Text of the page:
I could be wrong on that last statement, though; I've never been to Abu Dhabi, and I hear the ladies there get FREAKY underneath their robes. But I might just be starting rumours again.

I rolled in on Thursday; I spent the evening walking around Le Plateau and being awestruck by the sheer hipness. It takes a couple of days, but most people get over it.

Friday I went for a run on Mont-Royal; I'm most likely going to go again today. Nice spot for a jog. After, my friend Sofi, who's donated a bed in her apartment, hosted a party. Sofi throws great partys; let's just say it took me less than 36 hours to accomplish, in Montreal, more than I have in two years of living in Edmonton. Did I mention I love this city?

Saturday I slept most of the day, (and read Breakfast of Champions) but Sofi 'dragged' me to go see By Divine Right, who rock the motherfuck out. Yeah. Top 10 shows ever, man.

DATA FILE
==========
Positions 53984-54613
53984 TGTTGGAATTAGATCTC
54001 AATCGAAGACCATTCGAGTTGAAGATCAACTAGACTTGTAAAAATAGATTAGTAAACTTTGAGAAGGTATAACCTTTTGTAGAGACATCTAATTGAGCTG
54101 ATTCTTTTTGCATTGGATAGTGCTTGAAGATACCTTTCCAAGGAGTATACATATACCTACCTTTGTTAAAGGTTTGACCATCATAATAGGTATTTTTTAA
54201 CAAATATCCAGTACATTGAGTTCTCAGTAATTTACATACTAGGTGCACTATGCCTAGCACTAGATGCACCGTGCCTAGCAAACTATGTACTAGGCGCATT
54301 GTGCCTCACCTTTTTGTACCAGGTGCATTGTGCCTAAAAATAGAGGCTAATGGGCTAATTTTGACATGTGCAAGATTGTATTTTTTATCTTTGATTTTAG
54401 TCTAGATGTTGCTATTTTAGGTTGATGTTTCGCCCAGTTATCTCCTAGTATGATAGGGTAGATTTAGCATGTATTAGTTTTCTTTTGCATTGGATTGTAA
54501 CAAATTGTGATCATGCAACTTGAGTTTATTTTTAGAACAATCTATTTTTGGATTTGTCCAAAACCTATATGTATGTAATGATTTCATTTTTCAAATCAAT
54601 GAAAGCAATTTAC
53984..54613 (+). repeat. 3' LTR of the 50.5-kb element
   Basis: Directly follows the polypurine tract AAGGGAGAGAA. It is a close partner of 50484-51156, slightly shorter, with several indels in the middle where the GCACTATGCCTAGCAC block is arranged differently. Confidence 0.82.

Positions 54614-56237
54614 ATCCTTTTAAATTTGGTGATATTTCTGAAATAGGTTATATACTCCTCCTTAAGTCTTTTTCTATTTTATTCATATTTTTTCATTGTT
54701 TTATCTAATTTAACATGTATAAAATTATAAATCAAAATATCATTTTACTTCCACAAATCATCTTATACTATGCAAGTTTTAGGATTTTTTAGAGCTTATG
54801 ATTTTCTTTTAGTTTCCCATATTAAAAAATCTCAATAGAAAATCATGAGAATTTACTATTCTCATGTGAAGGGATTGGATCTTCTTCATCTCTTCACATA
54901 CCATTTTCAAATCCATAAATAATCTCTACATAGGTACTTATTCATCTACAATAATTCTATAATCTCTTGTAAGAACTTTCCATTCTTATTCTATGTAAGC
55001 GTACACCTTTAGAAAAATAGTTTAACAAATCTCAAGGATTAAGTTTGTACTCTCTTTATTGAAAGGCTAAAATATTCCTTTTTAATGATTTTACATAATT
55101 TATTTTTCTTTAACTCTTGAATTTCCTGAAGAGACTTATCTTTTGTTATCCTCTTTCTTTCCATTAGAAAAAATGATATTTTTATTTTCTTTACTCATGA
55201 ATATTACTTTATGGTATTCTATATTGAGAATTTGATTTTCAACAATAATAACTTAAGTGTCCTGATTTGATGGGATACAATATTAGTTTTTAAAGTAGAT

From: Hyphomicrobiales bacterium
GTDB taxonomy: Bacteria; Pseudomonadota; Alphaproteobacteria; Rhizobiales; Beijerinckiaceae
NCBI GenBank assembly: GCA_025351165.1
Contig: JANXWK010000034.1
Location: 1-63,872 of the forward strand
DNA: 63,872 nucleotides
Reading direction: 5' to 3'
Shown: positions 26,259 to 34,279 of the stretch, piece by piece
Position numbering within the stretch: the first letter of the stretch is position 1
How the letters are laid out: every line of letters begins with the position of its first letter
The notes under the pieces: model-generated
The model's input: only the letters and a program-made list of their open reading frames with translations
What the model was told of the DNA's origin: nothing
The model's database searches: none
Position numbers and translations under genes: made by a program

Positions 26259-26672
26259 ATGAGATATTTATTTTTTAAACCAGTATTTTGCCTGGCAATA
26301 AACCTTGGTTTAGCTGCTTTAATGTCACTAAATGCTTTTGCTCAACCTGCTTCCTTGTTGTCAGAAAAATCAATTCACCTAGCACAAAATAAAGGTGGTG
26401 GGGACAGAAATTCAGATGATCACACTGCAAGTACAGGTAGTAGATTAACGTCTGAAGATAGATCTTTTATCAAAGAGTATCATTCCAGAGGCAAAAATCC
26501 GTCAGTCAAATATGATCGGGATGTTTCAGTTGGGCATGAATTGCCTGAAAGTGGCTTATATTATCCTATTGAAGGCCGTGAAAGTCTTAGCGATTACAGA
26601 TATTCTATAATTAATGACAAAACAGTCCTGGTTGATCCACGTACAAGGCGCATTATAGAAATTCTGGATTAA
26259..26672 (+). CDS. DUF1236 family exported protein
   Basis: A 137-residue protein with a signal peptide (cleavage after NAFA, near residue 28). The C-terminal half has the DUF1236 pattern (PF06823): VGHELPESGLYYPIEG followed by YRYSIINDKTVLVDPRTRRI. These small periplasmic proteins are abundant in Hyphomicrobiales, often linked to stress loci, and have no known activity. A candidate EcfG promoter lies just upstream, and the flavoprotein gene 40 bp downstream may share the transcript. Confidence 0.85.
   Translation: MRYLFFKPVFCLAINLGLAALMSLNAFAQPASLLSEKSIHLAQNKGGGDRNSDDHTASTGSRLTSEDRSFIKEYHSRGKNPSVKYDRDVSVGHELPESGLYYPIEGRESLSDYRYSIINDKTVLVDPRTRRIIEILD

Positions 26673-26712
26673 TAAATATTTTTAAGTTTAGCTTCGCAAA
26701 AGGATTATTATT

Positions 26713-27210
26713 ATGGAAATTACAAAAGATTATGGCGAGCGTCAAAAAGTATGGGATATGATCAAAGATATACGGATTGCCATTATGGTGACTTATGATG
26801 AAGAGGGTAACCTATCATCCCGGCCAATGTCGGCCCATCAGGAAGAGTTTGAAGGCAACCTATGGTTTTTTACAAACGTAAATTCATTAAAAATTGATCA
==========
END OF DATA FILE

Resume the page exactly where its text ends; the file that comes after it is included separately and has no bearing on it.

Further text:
Sunday I went for sandwiches at Santropol (great restaurant); it's kind of neat how in Montreal everybody switches languages four or five times during the course of ordering a meal. You judge how well the other person is understanding you, and switch between English and French accordingly. There's no rhyme or reason; just people muddling through their Activities of Daily Living as best they can. After that we went to go see Les Tamtam, which is this crazy hippie remnant where a bunch of people go hang out on the slopes of Mont-Royal and play the bongos and smoke weed. You kids and your hippie shit. It kind of loses its counterculture credibility by being scheduled 'every Sunday.' Oh, and Vice has some good pictures of this. We saw the "Zurich-looking motherfucker" there. He didn't have any pants on.